• Randolph Chell 7.1914

    Reading Officers Training Corps at Stobs 1913 and 1914

    These are the images from the photograph album of Randolph Arthur Chell who served with the 10th Essex during the First World War. They show trips to Stobs Camp by the Reading Officers Training Corps […]

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  • Film of “A Night at Stobs”

    We are delighted to be able to share a film version of “A Night at Stobs”; a theatrical re-enactment staged in June 2018 at Glasgow, Edinburgh and Hawick. The objective behind the production of the Lustspielabend (or […]

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  • Upcoming talks in 2019

    The Stobs Camp Project is out on the road again soon. Here are our upcoming talks: – August 31, 2019 – Scottish Living History Festival – Callendar House, Falkirk For further information please email us at: […]

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Stobs Military Camp

For nearly 60 years, thousands of young men used the facilities at Stobs Camp near Hawick in the Scottish Borders to train for war. Now the bleak, windswept hills lie as silent witnesses to all that passed before them.

Stobs Camp has significant historical importance with its quality of remains, intact training ground, massive archaeological potential and huge educational resource. Due to its extraordinary level of preservation Stobs Camp is an internationally important site relating to Scotland’s preparation for and subsequent handling of First World War prisoners.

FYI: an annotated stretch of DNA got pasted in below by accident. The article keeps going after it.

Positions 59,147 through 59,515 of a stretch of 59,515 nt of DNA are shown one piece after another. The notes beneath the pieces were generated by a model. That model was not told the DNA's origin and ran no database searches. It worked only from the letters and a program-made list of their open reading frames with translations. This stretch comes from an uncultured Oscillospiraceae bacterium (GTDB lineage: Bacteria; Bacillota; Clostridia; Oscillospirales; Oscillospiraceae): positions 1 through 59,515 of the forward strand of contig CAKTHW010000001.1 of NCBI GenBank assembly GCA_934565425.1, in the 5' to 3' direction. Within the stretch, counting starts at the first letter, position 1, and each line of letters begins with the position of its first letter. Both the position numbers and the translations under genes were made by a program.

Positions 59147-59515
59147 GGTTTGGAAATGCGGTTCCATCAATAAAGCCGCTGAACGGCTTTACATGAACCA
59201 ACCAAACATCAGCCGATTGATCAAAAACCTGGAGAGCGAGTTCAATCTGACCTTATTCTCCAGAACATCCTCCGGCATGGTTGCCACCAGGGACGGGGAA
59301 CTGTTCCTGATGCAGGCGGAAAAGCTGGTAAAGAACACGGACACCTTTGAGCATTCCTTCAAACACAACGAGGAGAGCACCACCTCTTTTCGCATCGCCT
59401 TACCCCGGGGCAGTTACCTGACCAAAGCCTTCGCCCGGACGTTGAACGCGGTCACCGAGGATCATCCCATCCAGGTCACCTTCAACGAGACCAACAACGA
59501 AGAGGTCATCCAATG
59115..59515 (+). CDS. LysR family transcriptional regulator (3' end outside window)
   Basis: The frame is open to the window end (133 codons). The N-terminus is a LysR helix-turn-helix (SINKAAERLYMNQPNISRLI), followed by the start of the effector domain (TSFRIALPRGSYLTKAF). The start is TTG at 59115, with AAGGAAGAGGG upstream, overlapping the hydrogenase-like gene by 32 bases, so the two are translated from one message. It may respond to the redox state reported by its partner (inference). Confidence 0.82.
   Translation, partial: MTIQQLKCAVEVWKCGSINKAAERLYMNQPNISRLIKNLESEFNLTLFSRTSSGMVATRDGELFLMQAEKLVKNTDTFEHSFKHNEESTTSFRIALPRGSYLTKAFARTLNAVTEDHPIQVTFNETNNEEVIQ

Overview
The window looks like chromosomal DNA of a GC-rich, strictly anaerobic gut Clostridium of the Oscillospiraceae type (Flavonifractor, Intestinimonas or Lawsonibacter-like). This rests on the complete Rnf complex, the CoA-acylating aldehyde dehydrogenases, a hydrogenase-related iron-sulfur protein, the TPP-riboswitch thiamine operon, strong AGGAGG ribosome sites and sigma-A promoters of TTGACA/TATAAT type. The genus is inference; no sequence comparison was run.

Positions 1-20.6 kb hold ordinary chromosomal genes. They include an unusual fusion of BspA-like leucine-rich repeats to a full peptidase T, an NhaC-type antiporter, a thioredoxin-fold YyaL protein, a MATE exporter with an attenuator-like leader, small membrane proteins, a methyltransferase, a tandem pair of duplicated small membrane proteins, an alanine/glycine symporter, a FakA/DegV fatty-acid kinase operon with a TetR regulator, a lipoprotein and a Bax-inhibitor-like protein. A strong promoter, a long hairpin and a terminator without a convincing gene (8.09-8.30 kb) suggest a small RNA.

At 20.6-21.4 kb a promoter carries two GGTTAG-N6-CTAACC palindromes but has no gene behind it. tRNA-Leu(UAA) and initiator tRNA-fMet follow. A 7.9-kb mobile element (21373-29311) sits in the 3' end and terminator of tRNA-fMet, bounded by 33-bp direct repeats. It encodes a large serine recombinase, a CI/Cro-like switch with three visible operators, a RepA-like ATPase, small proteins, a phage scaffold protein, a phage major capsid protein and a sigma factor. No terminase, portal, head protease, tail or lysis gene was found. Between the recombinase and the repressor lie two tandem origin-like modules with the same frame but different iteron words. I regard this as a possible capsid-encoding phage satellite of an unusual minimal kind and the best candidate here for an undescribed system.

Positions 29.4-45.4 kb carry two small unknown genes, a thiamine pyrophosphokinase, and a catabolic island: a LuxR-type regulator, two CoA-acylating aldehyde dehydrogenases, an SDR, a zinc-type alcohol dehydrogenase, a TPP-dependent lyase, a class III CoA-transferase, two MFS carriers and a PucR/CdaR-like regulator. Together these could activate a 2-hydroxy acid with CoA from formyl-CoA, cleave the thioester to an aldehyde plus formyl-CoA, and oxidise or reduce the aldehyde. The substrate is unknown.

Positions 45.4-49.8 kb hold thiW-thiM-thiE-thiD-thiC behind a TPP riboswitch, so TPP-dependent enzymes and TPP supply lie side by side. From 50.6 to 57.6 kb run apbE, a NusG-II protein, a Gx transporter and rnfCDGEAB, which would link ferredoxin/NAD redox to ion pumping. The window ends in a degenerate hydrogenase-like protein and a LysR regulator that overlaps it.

Within Scotland no site exists with the mix of army training camp and prisoners of war and internees in one place, none has the surviving remains visible as at Stobs, no other camp has any standing buildings and much of the training ground including firing ranges and trenches surviving. And within the UK, no First World War prisoner of war camp has upstanding buildings remaining, no internees’ camp survives on the mainland, and no training camps survive to the same level of preservation.

This is why Stobs is so important.


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